How did McKenna get from the hospital to that grocery store? Was she discharged? If so, was there a discharge plan? Was she assigned a case manager or was she simply shoved out the door? Did she walk away? Was she wearing hospital clothing?

Not only do the police and deputies need to explain their actions, so do the hospital and mental health officials.

After talking to the police, who had responded to her call, McKenna changed her mind about filing an assault complaint. Why? Had someone assaulted her? Her finger was injured. How had that happened? Did police talk her out of filing a complaint?

The Fairfax police took her to a hospital.  Why wasn’t she admitted to that hospital’s mental health unit?

While interviewing her, Fairfax police discovered she had an outstanding warrant — the felony warrant issued by Alexandria. They took her to the jail.

Sources told Peggy Fox that the only reason why they filed a felony charge was so they could take her to the hospital against her will. Charging someone with a crime to get them treatment is simply inexcusable. Being mentally ill shouldn’t be a crime and jails are NOT treatment facilities.

Once she was booked into jail, why wasn’t she immediately transferred to a state hospital? Why did it take Alexandria and Fairfax officials a week to decide what to do with her once she was in jail?

To look only at what happened in the jail is a big mistake. McKenna started down a road toward her preventible death when that Hertz agent first called the police.

The general legislature in Virginia has had time to pass legislation that made it legal for its residents to carry brass knuckles, throwing stars and ballistic knives. Unfortunately, our elected leaders in Virginia still have not seriously addressed the state’s broken mental health care system.

There has been a lack of leadership in Fairfax County regardless of the recent bragging by county officials. Except for Fairfax Police Officers Michael Kline and Tom Ryan, no departmental leaders have make Crisis Intervention Training a priority. After my book was published, my wife and I offered to contribute $500 a year to the CIT program because we felt it was so worthwhile. We stopped doing that when Fairfax County cared so little about CIT that it didn’t offer it for several months. (Click here to read my blog post.)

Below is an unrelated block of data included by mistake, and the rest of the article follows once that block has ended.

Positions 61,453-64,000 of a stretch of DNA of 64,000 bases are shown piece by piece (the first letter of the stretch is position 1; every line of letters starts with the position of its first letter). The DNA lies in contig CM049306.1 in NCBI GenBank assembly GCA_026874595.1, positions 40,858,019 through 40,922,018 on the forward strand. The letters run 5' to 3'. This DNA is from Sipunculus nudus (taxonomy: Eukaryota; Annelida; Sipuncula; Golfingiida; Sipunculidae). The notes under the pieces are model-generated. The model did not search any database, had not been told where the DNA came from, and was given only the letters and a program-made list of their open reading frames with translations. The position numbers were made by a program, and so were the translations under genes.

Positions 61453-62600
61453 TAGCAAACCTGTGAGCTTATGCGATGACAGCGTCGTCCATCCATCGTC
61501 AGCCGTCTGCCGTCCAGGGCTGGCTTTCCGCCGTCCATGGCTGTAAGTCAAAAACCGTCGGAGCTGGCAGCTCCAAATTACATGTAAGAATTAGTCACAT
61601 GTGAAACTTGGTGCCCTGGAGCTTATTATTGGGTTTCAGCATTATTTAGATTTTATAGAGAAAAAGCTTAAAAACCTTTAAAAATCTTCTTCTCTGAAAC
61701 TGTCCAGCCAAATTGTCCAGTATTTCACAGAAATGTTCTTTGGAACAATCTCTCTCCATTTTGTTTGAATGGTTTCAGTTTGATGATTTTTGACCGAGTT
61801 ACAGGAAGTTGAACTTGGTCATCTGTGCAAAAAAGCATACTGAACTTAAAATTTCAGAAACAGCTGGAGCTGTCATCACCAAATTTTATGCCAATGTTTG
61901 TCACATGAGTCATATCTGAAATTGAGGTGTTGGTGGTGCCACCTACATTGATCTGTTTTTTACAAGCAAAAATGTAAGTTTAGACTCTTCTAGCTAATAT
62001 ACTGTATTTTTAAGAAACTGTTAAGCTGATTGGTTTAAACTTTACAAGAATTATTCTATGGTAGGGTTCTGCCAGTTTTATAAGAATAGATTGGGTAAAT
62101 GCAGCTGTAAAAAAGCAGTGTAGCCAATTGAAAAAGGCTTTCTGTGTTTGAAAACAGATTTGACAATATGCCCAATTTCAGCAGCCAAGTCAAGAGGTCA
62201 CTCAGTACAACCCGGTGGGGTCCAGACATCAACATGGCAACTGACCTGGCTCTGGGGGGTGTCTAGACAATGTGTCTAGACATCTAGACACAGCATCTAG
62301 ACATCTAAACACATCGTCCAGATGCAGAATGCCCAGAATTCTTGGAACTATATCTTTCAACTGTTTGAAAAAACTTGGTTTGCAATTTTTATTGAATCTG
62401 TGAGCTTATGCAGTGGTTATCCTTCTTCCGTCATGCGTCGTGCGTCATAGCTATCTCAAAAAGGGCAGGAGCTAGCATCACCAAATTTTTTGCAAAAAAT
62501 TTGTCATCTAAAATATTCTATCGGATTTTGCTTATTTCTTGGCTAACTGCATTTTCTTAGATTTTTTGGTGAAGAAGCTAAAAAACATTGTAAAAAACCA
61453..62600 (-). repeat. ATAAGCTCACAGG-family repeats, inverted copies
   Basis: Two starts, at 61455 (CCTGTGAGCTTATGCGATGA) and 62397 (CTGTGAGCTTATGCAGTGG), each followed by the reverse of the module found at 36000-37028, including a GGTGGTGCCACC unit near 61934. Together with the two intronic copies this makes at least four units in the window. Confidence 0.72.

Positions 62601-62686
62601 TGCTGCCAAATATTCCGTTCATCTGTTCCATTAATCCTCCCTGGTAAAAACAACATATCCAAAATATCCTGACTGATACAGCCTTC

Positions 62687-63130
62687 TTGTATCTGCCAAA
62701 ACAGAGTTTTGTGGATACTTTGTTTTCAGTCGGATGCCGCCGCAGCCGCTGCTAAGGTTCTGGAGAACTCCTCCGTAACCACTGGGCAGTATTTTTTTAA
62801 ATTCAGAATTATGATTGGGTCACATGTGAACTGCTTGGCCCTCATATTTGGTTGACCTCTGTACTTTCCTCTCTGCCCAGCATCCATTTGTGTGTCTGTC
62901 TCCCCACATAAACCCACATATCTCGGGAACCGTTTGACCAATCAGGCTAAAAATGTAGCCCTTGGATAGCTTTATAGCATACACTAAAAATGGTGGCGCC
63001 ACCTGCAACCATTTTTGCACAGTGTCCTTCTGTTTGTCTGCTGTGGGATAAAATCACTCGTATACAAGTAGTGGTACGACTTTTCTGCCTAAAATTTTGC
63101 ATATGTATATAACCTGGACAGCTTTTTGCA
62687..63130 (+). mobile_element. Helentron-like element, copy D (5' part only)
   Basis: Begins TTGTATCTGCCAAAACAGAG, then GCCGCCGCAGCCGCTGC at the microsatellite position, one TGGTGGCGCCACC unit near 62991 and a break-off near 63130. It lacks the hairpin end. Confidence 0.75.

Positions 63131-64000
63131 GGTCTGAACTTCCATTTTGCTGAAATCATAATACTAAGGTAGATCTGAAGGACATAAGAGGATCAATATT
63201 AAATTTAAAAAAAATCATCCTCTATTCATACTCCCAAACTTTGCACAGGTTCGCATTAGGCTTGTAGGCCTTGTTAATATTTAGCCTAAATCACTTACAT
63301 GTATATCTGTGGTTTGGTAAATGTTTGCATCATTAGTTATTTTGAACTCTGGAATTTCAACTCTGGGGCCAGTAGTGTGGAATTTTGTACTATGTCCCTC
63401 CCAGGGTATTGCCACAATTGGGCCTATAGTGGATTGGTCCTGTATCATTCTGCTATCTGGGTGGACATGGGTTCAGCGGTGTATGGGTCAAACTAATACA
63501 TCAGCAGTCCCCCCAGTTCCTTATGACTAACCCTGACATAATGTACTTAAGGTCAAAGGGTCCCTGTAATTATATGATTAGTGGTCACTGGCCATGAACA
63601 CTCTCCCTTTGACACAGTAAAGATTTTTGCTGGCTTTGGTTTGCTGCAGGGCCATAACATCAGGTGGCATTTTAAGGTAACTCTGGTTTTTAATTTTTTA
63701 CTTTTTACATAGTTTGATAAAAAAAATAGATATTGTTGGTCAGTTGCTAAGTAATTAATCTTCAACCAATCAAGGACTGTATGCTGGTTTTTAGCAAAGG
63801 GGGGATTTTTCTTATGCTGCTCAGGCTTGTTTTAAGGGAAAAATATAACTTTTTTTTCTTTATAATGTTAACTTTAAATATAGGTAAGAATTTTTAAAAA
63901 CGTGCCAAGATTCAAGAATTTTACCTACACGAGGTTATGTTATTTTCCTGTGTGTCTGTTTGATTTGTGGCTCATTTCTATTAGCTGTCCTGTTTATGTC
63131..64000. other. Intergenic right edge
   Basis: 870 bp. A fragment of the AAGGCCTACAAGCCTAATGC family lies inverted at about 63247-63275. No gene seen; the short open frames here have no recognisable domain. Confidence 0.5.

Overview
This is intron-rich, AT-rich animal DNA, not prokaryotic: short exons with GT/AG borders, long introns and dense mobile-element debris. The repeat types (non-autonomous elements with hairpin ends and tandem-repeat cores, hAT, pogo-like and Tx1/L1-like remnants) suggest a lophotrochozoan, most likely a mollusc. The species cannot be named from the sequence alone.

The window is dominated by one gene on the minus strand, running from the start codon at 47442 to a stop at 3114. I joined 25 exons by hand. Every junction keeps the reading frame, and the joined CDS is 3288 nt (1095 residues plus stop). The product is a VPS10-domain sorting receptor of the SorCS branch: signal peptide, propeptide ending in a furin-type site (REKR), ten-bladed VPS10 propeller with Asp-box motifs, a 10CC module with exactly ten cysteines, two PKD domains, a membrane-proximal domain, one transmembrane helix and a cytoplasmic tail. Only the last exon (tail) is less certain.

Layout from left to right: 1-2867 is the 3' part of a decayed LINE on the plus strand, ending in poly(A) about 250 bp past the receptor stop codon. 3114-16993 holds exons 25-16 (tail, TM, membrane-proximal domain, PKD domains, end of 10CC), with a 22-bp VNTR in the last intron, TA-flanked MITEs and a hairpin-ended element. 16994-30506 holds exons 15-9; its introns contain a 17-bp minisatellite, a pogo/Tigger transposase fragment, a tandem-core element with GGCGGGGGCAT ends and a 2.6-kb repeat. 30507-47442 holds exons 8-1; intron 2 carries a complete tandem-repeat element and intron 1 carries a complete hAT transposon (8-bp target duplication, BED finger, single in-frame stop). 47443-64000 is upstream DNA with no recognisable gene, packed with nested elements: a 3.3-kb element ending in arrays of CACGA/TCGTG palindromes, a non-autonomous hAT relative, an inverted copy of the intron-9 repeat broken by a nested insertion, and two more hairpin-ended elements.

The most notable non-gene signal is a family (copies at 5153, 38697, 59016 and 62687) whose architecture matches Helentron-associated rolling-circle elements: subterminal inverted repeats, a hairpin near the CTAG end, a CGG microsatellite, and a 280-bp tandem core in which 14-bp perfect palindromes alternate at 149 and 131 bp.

Until Fairfax Judge Penney Azcarate arrived at the bench, no one in the local judiciary was interested in pursuing problem solving courts even though mental health courts have been long established in other states and play a critical role in keeping persons with mental disorders, such as McKenna, out of jail and in treatment.

My goal in calling attention to the McKenna case has never been to attack the deputies who handled her. She was violent. It has been to shine a public spotlight on how we treat people with mental illnesses who are in crisis.

Everyone from our state legislators, our county officials, law enforcement and mental health professionals should be embarrassed and outraged that McKenna died because she had a mental illness and happened to live in Fairfax County.



About the author:

Pete Earley is the bestselling author of such books as The Hot House and Crazy. When he is not spending time with his family, he tours the globe advocating for mental health reform.

Learn more about Pete.